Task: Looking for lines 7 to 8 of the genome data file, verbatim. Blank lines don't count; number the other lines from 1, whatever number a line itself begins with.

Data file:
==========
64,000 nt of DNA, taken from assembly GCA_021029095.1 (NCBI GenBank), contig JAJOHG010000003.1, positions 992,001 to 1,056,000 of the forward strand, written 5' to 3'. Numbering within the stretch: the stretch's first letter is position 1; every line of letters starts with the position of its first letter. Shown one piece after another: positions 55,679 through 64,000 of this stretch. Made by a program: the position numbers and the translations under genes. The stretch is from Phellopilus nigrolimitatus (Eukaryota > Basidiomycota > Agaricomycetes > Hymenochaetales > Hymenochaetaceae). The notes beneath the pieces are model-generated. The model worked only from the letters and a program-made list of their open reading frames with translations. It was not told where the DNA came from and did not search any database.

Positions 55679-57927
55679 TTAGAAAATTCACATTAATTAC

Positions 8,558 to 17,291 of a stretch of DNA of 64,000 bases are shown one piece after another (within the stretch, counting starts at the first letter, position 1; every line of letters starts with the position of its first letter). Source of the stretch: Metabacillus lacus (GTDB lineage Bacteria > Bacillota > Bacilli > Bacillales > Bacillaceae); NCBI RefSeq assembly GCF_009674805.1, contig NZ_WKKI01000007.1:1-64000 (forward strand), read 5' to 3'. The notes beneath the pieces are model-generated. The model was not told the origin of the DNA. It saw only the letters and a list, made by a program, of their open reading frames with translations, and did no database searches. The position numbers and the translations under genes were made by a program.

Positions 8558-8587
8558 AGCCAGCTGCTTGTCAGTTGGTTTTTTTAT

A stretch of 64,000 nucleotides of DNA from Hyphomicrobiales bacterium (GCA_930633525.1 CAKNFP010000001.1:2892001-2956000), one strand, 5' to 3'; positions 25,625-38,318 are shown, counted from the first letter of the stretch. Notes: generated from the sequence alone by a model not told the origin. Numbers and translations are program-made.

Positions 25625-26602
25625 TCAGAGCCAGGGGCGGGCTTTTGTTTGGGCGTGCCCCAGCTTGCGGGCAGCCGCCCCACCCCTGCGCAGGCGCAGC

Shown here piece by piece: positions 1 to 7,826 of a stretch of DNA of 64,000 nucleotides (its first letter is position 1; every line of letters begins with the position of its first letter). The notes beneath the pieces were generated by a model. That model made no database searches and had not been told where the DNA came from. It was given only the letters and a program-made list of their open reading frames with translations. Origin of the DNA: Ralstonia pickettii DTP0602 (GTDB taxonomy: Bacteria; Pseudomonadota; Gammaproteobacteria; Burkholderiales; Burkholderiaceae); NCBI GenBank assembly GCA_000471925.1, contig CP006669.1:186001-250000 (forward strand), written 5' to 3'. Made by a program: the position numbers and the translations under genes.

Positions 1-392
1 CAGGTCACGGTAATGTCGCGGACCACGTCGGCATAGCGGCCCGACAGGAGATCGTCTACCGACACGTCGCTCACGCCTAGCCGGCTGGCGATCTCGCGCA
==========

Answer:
A stretch of 64,000 nucleotides of DNA from Hyphomicrobiales bacterium (GCA_930633525.1 CAKNFP010000001.1:2892001-2956000), one strand, 5' to 3'; positions 25,625-38,318 are shown, counted from the first letter of the stretch. Notes: generated from the sequence alone by a model not told the origin. Numbers and translations are program-made.

Positions 25625-26602